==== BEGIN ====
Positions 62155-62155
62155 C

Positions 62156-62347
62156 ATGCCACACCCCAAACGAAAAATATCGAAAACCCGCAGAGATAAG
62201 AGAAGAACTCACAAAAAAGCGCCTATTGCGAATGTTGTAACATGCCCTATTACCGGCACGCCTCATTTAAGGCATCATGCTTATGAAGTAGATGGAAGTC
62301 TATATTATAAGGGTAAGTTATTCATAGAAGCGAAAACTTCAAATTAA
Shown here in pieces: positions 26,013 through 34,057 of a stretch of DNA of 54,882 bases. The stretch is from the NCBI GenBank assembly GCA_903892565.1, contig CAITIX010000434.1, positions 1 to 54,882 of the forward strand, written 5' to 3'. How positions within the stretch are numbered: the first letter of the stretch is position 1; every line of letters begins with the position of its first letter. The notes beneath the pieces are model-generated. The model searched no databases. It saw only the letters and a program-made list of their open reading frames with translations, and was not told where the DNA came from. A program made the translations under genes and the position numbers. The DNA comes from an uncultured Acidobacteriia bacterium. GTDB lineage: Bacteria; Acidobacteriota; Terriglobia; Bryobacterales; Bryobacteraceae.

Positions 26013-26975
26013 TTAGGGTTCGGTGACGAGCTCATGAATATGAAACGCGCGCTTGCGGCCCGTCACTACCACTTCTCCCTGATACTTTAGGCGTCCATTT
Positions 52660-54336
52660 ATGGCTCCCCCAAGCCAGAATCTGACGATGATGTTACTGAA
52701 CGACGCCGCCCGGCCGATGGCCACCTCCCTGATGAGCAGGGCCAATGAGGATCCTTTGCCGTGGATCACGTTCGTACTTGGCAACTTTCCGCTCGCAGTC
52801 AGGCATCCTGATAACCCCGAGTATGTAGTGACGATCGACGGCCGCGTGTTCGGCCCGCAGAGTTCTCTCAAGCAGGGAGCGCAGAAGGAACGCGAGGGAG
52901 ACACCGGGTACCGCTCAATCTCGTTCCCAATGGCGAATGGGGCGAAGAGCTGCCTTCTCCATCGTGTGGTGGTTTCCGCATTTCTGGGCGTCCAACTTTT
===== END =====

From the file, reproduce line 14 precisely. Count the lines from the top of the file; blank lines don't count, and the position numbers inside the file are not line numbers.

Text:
52901 ACACCGGGTACCGCTCAATCTCGTTCCCAATGGCGAATGGGGCGAAGAGCTGCCTTCTCCATCGTGTGGTGGTTTCCGCATTTCTGGGCGTCCAACTTTT